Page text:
May 2 coronavirus news

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2:21 a.m. ET, May 2, 2020

The World Health Organization congratulates Wuhan for clearing coronavirus cases

From CNN's Anna Kam

Dr. Maria van Kerkhove speaks during a World Health Organization briefing on April 29.
Dr. Maria van Kerkhove speaks during a World Health Organization briefing on April 29. WHO

Dr. Maria van Kerkhove, the technical lead for the WHO’s Health Emergencies Program, has congratulated the Chinese city of Wuhan for having no severe coronavirus cases left.

Wuhan was ground zero for the country's coronavirus outbreak, and was placed under lockdown in January. The lockdown only lifted in April.

“It is welcome news to hear that there are no severe cases from Wuhan. That city has had the hardest hit early on," van Kerkhove said. "Nothing but admiration and thanks for the tireless efforts of the people of Wuhan."

She also praised residents who followed emergency measures and stayed at home.

"We take our hats off to you and thank you for your commitment and service and sharing with us in the world what you have been able to do," she said.

2:00 a.m. ET, May 2, 2020

He came home from hospital to die. His son found a way to keep him alive

From CNN's Tara John

When Suryakant "Suri" Nathwani left hospital, the 81-year-old grabbed his son's hand and pleaded to be allowed to die at home.

"He said, 'Please promise me one thing: If I'm going to go, I'm going to go here. Do not take me back there,'" his son Raj Nathwani said.

Death was not an outcome Raj, 55, was willing to accept -- but he knew his father's chances of surviving coronavirus were not in his favor.

Raj, who had himself recovered from a heart attack last November, was prepared for the pandemic weeks before the UK lockdown began on March 23. He had been in self-isolation alongside his 80-year-old mother and his father, who has chronic obstructive pulmonary disease (COPD), since March 11, because the entire household was considered to be at high risk from coronavirus.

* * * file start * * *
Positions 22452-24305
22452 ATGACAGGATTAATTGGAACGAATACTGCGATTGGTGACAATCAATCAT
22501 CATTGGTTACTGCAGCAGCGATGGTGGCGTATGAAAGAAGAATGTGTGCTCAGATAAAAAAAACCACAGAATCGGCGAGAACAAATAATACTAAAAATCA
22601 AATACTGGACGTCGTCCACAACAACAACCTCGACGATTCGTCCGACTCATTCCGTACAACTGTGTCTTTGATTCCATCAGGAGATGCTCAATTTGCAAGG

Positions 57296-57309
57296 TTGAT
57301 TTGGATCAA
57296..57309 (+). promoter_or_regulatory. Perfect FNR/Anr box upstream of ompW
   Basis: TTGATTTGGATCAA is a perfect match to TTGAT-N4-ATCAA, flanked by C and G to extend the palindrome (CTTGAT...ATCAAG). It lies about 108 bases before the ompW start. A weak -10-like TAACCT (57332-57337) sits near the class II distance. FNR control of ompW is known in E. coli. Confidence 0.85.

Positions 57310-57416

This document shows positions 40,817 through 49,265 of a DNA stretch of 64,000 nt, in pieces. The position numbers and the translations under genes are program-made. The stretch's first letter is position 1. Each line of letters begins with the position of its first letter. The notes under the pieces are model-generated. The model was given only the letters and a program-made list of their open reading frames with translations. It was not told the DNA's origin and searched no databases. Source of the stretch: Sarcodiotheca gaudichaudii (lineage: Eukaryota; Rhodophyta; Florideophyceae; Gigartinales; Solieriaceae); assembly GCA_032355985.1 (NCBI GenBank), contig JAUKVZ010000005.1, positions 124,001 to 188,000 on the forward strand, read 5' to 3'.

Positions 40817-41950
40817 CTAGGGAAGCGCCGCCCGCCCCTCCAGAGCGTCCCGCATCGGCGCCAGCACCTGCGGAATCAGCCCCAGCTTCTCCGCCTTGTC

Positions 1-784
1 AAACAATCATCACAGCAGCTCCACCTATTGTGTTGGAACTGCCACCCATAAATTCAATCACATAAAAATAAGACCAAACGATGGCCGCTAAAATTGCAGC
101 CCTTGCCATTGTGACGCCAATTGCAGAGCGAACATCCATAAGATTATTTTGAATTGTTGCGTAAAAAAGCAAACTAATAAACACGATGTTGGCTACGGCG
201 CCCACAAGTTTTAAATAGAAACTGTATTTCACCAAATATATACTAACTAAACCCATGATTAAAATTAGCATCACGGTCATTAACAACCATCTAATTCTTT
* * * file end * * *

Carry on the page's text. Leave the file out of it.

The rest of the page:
But his father's condition began to deteriorate on March 25. Suri's daily 10-minute walk outside the family home turned into a 45-minute stagger. His lung condition was flaring up. He looked fatigued, listless and -- although he did not display the high temperature or persistent cough, which the NHS considered the main symptoms of the virus -- Raj suspected his father had Covid-19.

Raj said he was left with two choices: "Do I keep him (in the hospital) and risk never seeing him again, or do I bring him home and spend all my energy making it comfortable for him?" He chose the latter, even at the risk of spreading the infection through the entire household.

Read the full story about Suri's brush with death and recovery here:

1:41 a.m. ET, May 2, 2020

Singapore to start loosening restrictions next week

A car drives along an otherwise empty road in Singapore's financial district on April 24.
A car drives along an otherwise empty road in Singapore's financial district on April 24. Roslan Rahman/AFP/Getty Images

Singapore has announced plans to ease restrictions over the coming weeks, with business to resume more fully from June 1.

"With everyone playing their part and observing safe distancing measures, we have seen a significant decrease in community transmission over the past month," the Ministry of Health said in a statement today.

"That said, we are not out of the woods. There are still unlinked cases in the community and new clusters may form if we let our guard down. We must be cautious in how we lift the restrictions, and put in place further safeguards even as we do so."

Here's how the resumptions will work:

  • Employers and companies will be under stricter requirements to reduce the risk of infection, including staggered working hours, social distancing in the office, and the wearing of face masks.
  • Starting May 5, some residents will be allowed to exercise in common areas like footpaths. Playgrounds, pools, gyms and clubhouses will stay closed.
  • Starting May 12, select services will be allowed to resume operation, including food manufacturing, food delivery and takeaway, laundry services, and hairdressers.